Healthy Soils for Healthy Vegetables
Written December 12, 2012, published in late December, 2012, all photographs by Kathleen Sayce
|Well-grown vegetables are able to resist weather, diseases, insect pests, and have high levels of minerals, proteins and other plant compounds. This photo of Red Russian Kale was taken in Jim Karnofski’s vegetable garden by Kathleen Sayce.|
Soil CarbonAs with other kinds of plants, vegetable plants need soil carbon. The forms that are the most usable for vegetable plants are not aged wood chips or forest debris, but well prepared compost with humus, and biochar (biologically activated charcoal). Vegetable plants use soil carbon throughout their root growing areas, so gardening practices for optimal plant nutrition incorporate carbon of several kinds throughout the soil profile. Gardeners work carbon into the soil with a rototiller or shovel, add layers to the surface, side dress plants, and amend planting holes. They also fallow garden sections every few years, planting cover crops to put more carbon back into the soil.
Compost with charcoal added is dark colored, and is now ready to go into the vegetable garden. Photo of one of Jim Karnofski’s compost bins.
Making BiocharWhen wood is burned, charcoal is formed during the burning process. If burning is complete, the wood goes to charcoal and then to ash. Starving the fire of oxygen (a process called pyrolysis) promotes charcoal formation and keeps the fire from consuming all the wood. Innovative pyrolysis burners are being developed at backyard and industrial scales to produce large amounts of charcoal with minimal amounts of ash. When the charcoal is wet and cold, it can be added to compost to be inoculated. See HYPERLINK "http://www.biochar-international.org/" http://www.biochar-international.org/ for biochar producing devices. A short video for an introduction to home charcoal making is on You Tube at HYPERLINK "http://www.youtube.com/watch?v=dqkWYM7rYpU" http://www.youtube.com/watch?v=dqkWYM7rYpU .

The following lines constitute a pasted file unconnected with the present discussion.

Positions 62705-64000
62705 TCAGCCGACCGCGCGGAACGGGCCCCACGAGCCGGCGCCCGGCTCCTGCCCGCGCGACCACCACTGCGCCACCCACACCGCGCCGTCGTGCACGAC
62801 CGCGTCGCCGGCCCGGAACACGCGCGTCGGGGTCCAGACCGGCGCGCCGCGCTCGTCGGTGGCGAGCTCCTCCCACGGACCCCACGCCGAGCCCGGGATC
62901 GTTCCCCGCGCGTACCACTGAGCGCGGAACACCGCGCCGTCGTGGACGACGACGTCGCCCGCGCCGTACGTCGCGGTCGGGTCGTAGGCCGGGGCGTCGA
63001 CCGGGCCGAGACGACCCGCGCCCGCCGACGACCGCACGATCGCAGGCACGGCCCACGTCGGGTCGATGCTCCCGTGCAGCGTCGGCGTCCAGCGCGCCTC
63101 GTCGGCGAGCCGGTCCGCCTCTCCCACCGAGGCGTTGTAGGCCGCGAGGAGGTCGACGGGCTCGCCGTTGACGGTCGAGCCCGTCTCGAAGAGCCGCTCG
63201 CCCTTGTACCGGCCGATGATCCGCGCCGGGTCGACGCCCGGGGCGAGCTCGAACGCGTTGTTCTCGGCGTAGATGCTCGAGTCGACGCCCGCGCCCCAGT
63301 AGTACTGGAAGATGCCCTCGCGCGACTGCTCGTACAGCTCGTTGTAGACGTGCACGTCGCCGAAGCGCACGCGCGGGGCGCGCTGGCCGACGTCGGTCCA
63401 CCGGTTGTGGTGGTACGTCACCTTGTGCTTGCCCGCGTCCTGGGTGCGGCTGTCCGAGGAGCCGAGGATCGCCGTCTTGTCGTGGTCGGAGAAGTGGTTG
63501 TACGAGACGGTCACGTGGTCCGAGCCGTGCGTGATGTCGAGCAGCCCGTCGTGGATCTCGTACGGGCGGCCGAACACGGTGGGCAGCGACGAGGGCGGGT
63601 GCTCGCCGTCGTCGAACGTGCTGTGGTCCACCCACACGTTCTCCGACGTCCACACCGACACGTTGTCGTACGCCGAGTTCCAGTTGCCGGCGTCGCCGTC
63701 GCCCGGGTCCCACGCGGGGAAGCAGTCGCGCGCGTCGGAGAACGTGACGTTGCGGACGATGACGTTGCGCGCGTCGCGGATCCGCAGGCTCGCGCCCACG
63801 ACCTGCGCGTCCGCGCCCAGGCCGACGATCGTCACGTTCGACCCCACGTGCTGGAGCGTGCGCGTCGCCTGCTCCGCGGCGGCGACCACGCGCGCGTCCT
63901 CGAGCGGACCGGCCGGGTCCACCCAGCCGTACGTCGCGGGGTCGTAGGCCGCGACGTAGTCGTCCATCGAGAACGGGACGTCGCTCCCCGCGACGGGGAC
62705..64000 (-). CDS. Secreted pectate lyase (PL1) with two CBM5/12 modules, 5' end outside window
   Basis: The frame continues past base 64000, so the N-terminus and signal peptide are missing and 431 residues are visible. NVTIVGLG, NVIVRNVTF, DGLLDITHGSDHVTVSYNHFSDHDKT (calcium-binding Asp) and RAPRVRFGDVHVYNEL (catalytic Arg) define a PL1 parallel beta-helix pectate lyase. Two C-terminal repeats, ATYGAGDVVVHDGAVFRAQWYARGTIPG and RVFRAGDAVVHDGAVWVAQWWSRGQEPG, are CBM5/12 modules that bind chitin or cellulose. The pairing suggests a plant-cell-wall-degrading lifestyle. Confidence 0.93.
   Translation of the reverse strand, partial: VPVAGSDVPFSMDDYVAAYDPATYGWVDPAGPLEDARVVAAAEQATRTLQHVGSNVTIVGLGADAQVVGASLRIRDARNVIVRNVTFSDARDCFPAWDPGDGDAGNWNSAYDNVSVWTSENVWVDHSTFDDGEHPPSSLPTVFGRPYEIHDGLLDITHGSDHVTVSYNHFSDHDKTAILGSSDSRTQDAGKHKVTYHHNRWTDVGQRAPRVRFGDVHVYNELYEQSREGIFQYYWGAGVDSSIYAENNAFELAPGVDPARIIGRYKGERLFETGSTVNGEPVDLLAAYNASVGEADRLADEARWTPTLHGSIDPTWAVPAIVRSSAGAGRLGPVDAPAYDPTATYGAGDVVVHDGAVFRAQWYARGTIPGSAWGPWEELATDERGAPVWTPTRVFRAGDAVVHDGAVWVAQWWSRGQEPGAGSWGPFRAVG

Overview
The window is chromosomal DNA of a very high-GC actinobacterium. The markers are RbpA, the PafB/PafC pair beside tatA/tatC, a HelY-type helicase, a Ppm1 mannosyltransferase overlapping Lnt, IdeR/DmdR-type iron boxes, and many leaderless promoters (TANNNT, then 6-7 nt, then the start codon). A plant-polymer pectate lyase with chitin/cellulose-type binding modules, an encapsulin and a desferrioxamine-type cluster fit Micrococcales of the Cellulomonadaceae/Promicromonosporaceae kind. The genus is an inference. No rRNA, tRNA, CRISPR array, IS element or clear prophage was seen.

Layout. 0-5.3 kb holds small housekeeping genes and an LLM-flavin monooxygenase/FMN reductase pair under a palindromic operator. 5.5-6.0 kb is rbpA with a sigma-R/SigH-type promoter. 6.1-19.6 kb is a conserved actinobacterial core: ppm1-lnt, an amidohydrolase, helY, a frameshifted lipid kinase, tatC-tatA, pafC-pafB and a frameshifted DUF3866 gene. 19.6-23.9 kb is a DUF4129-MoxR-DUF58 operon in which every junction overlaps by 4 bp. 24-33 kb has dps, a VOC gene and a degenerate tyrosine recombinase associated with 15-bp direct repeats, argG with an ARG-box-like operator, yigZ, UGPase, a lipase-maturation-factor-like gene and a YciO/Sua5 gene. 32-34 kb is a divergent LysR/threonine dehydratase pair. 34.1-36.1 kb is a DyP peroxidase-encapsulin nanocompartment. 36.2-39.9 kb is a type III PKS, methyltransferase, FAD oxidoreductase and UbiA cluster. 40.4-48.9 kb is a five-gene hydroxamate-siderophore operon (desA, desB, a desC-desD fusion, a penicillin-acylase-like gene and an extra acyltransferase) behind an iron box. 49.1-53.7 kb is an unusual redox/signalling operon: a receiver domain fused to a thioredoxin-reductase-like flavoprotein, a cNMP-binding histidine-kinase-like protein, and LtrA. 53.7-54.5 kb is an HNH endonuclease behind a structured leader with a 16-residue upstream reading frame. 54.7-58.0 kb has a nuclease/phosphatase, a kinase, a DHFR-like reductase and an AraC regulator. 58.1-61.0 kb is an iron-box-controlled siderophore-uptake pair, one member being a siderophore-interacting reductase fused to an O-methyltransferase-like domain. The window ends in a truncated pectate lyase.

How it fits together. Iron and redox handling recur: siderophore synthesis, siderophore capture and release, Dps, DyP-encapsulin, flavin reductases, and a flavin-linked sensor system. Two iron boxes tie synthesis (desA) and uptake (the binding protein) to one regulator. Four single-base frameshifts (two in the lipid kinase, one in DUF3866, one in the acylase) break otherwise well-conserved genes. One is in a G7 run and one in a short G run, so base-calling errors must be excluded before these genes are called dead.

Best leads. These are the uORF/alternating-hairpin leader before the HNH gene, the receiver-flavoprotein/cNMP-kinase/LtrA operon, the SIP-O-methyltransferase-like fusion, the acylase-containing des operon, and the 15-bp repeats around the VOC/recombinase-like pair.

|Freshly made charcoal is ready to go into the compost pile when it is wet and cold, and broken into small pieces.|